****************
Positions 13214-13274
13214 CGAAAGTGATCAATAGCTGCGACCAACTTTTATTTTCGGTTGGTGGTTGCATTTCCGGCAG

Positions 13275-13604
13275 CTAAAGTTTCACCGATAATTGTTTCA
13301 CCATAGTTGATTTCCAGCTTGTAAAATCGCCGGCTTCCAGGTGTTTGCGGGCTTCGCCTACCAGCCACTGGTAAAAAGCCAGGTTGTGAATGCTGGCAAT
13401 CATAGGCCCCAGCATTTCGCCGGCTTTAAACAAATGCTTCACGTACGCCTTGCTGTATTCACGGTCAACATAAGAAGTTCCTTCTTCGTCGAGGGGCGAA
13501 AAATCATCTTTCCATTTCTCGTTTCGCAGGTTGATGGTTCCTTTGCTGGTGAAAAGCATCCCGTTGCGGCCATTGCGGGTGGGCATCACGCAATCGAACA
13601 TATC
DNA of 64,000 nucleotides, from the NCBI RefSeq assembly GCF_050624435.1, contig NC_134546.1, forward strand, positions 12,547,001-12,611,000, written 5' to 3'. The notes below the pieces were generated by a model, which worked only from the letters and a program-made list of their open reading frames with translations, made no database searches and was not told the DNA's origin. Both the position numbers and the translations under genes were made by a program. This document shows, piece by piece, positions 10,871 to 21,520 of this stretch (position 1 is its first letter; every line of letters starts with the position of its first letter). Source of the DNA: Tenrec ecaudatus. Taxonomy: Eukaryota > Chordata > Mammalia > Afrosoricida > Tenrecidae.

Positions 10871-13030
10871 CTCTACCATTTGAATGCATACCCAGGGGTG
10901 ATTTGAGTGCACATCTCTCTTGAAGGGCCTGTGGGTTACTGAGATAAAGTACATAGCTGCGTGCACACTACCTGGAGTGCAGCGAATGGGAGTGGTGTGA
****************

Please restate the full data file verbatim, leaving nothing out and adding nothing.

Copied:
Positions 13214-13274
13214 CGAAAGTGATCAATAGCTGCGACCAACTTTTATTTTCGGTTGGTGGTTGCATTTCCGGCAG

Positions 13275-13604
13275 CTAAAGTTTCACCGATAATTGTTTCA
13301 CCATAGTTGATTTCCAGCTTGTAAAATCGCCGGCTTCCAGGTGTTTGCGGGCTTCGCCTACCAGCCACTGGTAAAAAGCCAGGTTGTGAATGCTGGCAAT
13401 CATAGGCCCCAGCATTTCGCCGGCTTTAAACAAATGCTTCACGTACGCCTTGCTGTATTCACGGTCAACATAAGAAGTTCCTTCTTCGTCGAGGGGCGAA
13501 AAATCATCTTTCCATTTCTCGTTTCGCAGGTTGATGGTTCCTTTGCTGGTGAAAAGCATCCCGTTGCGGCCATTGCGGGTGGGCATCACGCAATCGAACA
13601 TATC
DNA of 64,000 nucleotides, from the NCBI RefSeq assembly GCF_050624435.1, contig NC_134546.1, forward strand, positions 12,547,001-12,611,000, written 5' to 3'. The notes below the pieces were generated by a model, which worked only from the letters and a program-made list of their open reading frames with translations, made no database searches and was not told the DNA's origin. Both the position numbers and the translations under genes were made by a program. This document shows, piece by piece, positions 10,871 to 21,520 of this stretch (position 1 is its first letter; every line of letters starts with the position of its first letter). Source of the DNA: Tenrec ecaudatus. Taxonomy: Eukaryota > Chordata > Mammalia > Afrosoricida > Tenrecidae.

Positions 10871-13030
10871 CTCTACCATTTGAATGCATACCCAGGGGTG
10901 ATTTGAGTGCACATCTCTCTTGAAGGGCCTGTGGGTTACTGAGATAAAGTACATAGCTGCGTGCACACTACCTGGAGTGCAGCGAATGGGAGTGGTGTGA